Thanks to their dense, dark fur coats, they get along particularly well in the cold. The Kerry Blue Terrier also tolerates higher temperatures. However, it is difficult for the animals to regulate their body temperature in extreme heat. They have thick blue fur and cannot sweat. Try to limit time with your Kerry Blue Terrier outside when the temperature is very hot.

Being active is what this breed is all about. The Kerry Blue Terrier is lively and adventurous. Therefore, a lot of exercise is mandatory to keep the animal happy. A long, daily walk supplemented with playtime in the backyard is a good place to start. Consider entering your dog into dog sports.

This can be a great source of energy. It can also give your dog a lot of mental stimulation.
Like true terriers, the Kerry Blue loves to dig. In particular, this breed of dog is prone to heavy digging if the animal cannot otherwise get rid of its energy. Early training can teach your dog what is and isn’t right.

The Kerry Blue Terrier’s thick and wavy coat requires maintenance. You should give your dog a thorough brushing once a week. This keeps your dog’s coat supple and shiny.
Weekly nail clippings keep your dog from feeling unwell. Also, it would be ideal if you cleaned the animal’s ears several times a month.

The Kerry Blue Terrier is a great family pet. Because he has a loving and caring nature. The animals get along well with children, especially when they grow up together. These dogs love their families. However, this breed does not do well in a shelter with other dogs.

The Kerry Blue Terriers are a little wary of other dogs. Therefore it is best if they are the only four-legged friends in the house. Early socialization is crucial for your Kerry Blue Terrier to grow into a calm dog.
The Kerry Blue Terrier is a naturally hardy and healthy breed that often lives long and fulfilling lives. Responsible breeders are constantly looking for hereditary defects in their dogs’ genes.

Be sure to work with a reputable breeder to ensure your puppy is healthy. But like all breeds, these dogs can be prone to certain health issues. For example, eye and orthopedic diseases. Regular check-ups help prevent and treat any health problems that may arise.


The Kerry Blue Terrier is originally from Ireland. More specifically, from a hilly region known as County Kerry. The dog originally helped with work or hunting. He helped hunt small game and catch birds, kill rats or guard the farm. In addition, the terrier was used to herd sheep or cows.

The breed has grown in popularity over time. So it soon happened that English breeders also expressed interest and held the terrier in high esteem. After some time and due to its popularity, the animals were recognized as a dog breed by the Kennel Club.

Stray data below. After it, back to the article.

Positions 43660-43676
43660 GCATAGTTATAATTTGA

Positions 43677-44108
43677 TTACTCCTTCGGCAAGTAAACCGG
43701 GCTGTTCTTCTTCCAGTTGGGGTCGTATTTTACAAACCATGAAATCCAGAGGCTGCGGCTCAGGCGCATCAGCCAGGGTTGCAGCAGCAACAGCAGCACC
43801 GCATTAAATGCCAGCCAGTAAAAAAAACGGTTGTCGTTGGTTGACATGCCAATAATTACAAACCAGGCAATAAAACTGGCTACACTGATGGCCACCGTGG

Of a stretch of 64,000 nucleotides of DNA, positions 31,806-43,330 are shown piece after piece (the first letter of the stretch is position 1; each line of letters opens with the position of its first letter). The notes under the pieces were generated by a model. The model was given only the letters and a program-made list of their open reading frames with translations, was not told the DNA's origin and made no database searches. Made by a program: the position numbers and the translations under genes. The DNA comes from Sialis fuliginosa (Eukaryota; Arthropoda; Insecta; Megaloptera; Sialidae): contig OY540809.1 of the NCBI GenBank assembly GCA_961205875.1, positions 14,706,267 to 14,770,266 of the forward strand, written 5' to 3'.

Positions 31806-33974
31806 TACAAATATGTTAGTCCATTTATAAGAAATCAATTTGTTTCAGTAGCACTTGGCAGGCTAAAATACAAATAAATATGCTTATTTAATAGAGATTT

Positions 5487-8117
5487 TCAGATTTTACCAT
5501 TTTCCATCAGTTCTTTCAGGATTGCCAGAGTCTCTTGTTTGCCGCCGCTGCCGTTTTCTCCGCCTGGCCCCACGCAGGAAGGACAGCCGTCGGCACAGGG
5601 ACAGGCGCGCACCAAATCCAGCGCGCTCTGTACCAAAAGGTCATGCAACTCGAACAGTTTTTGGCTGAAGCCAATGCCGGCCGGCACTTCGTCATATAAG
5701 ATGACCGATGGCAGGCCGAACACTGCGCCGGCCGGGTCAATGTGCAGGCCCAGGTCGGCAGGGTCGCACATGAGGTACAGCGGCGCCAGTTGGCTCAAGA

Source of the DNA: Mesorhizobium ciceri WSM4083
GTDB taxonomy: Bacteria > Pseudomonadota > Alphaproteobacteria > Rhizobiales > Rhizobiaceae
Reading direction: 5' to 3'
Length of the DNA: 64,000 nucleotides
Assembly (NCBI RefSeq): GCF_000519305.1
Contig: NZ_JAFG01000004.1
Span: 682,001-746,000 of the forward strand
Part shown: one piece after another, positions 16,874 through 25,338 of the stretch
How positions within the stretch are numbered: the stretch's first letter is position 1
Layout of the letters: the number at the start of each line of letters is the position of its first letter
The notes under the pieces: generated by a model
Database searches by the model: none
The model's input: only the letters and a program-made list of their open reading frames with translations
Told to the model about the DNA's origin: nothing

At that time, the wildness of the animals was intentionally bred into the breed. In the first dog shows, the Kennel Club demanded that the terriers compete and successfully complete a hunting test.

In these hunting trials, for example, the dogs had to catch or track down small wild animals and corner them. The dogs are still used today to hunt rats and rabbits and to keep sheep and cattle. Last but not least, the animals were also considered loyal companions.
Outside of Ireland, this showy breed was a late bloomer. She remained unknown for many years until finally recognized by the American Kennel Club (AKC) in 1922.

At that time she performed there for the first time. This quickly garnered an enthusiastic following. This delay is probably due to the unkempt appearance of the first generations of this breed. However, the true beauty of these animals was soon recognized.
In the early 1800’s an Irish patriot proposed to introduce legislation that would declare the terrier the national dog of Ireland.

His name was Michael Collins. His own terrier’s name was Convict 225. However, Michael Collins was murdered before the law could go into effect. After Collins’ death, no one pursued this initiative with the same passion.

Kerry Blue Terriers Accessories

Things that serve to satisfy the dog’s urge to move are particularly suitable as accessories for Kerry Blue Terriers. In this way you can playfully help your dog to reduce excess energy. You can then feed him as a reward. In this way the animal learns to earn its food, has a lot of exercise and stays slim.
You also need a brush to comb the dog’s fur.

Possessing nail scissors is also a good idea for the dogs. However, you should first acquire knowledge about cutting.